In conclusion, we hold: (1) that the express terms of the contract precluded the Board from analyzing the effect of all of the “combined directives” utilizing the computer schedule update current as of the date the DVA issued the first of those six change orders; rather, it must use the computer schedule current as of the date the DVA issued each change order; (2) that the Board correctly found that PJD did not prove it was on standby, but that PJD is nonetheless entitled to recovery of home office overhead damages because the parties' stipulation, as we construe it, removed the need for PJD to separately prove entitlement to home office overhead damages. We therefore reverse the Board's construction of the parties' stipulation, affirm the Board's determination that PJD was not on standby, and vacate the Board's analysis of the extent of the “combined directives” delay. On remand, the Board should: (1) determine the proper length of the “combined directives” delay by analyzing the effect of each of the six change orders separately using the computer schedule update that is current as of the time the DVA issued each change order and using the agreed-upon methodology (perhaps merely by looking at evidence already in the record); (2) determine whether PJD's other delay claims (the underground conduit and the radiology and cardiology claims) become controlling as a result of any reduction in the “combined directive” delay and, if so, analyze them accordingly; and (3) in accordance with the parties' stipulation, calculate the amount of home office overhead PJD is entitled to for government-caused delays compensable under the SOW clause and award that amount to PJD.
AFFIRMED-IN-PART, REVERSED-IN-PART, VACATED-IN-PART, AND REMANDED.
1. For a more detailed account of the facts and PJD's various claims, we direct the reader to the Board's initial opinion, P.J. Dick, Inc., VABCA Nos. 5597, 2001-2 B.C.A. (CCH) ¶ 31,647, 2001 WL 1219552, 2001 VA BCA Lexis 12 (VABCA Sept. 27, 2001).
2. On remand, it appears that there may be sufficient testimony in the record to allow the Board to determine the proper extent of the delay without taking new evidence.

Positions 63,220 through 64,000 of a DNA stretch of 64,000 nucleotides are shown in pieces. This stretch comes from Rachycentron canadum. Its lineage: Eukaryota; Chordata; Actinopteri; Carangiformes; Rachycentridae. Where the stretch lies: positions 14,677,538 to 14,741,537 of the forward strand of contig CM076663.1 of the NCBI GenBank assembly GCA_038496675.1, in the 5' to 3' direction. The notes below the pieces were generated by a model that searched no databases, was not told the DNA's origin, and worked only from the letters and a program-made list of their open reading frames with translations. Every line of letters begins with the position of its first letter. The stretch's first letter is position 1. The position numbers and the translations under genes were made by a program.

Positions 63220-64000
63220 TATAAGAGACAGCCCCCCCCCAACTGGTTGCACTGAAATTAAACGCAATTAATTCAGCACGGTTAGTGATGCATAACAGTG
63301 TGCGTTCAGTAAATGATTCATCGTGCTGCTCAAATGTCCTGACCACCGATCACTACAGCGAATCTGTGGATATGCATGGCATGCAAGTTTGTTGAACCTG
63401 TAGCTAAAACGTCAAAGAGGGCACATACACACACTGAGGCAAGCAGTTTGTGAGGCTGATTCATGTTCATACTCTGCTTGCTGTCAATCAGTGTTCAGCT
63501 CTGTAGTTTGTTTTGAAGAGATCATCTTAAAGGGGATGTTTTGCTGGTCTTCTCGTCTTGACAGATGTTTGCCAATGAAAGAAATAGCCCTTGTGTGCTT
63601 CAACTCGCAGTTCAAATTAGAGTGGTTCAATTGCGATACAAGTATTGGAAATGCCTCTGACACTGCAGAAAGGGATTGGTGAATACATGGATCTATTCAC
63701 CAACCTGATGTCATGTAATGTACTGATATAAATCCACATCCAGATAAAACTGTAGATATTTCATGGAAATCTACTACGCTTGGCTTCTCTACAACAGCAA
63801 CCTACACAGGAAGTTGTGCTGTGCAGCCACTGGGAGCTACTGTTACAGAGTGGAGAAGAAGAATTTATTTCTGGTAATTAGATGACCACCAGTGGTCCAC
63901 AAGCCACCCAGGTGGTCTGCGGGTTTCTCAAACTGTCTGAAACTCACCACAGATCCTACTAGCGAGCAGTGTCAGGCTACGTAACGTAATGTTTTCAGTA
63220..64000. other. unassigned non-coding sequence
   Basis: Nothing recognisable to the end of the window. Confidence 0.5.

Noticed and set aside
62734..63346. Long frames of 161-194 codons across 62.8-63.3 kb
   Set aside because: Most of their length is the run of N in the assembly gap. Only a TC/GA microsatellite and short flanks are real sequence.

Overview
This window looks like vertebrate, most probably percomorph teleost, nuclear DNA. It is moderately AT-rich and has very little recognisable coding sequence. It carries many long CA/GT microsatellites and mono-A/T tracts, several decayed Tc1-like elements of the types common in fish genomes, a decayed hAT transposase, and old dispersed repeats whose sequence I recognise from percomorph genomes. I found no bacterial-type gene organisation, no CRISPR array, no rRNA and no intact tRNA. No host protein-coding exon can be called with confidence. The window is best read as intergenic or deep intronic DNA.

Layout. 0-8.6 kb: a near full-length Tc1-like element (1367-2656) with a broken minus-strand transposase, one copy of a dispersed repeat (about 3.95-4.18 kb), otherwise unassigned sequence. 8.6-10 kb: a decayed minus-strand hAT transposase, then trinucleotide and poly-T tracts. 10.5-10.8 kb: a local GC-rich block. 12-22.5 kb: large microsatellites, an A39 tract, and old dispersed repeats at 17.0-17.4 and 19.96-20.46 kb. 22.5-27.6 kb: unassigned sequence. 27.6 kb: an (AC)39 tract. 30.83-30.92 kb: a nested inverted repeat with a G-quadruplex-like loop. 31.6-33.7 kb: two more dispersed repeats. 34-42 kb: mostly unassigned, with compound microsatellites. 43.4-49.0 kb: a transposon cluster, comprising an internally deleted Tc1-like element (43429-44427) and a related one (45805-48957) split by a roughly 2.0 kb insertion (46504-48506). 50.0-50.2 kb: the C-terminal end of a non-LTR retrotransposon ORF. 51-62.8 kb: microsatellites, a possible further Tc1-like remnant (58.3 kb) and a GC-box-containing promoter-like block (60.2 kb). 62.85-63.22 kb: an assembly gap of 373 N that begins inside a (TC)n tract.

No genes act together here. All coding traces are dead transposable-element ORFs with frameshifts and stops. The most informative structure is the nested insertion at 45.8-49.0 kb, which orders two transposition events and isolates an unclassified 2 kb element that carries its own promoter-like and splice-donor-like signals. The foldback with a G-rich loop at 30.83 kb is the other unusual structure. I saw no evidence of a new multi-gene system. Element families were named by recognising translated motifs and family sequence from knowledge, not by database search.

3. Our case law allows recovery where there has been a suspension of work on the contract but no delay to completion of the contract where, in addition to all of the other prerequisites to Eichleay damages, a contractor shows from the outset of the contract it: “(1) intended to complete the contract early; (2) had the capability to do so; and (3) actually would have completed early, but for the government's actions.” Interstate, 12 F.3d at 1058-59. In other words, “to show that any portion of the overhead was unabsorbed, such a contractor must prove that the bargained for ratio of performance revenue to fixed overhead costs during the stipulated performance period ․ has been adversely affected by the delay.” Id. at 1058.
4. This court has previously discussed the requirement in great detail and we direct the reader to that discussion for more guidance. All State Boiler, 146 F.3d at 1373-81, 1381-82; see also id. at 1381 (“[W]e clarify that it is the delay at the end of performance resulting from that suspension that results in unabsorbed overhead expenses which a contractor may recover under Eichleay. Thus, the relevant time frame for replacement work analysis begins at the start of the suspension period and continues to the end of the extension period.”).
5. In this case, the Board had denied Eichleay damages on the theory that a subcontractor could not recover such damages where the contract was performed on time. On appeal, the government argued only in support of that proposition and did not argue that the subcontractor's “proofs of entitlement” were deficient in “any regard.” Mitchell, 175 F.3d at 1374.
6. PJD billed $1,460,993 in the month prior to the delay, $687,464 during the delay, and $1,035,792 the month after the delay.
7. Our holding that substantial evidence supports the Board's finding that PJD did do substantial work on the contract during the delay periods renders PJD's other arguments irrelevant.
8. The government conceded at oral argument that its lawyer appearing before the Board had the authority to enter into a stipulation concerning entitlement and amount of Eichleay damages and thus does not challenge the stipulation on that ground. Oral Argument, March 3, 2003.
9. Mech-Con, 61 F.3d at 886 (holding that the contractor “must show” that it was on standby).
MICHEL, Circuit Judge.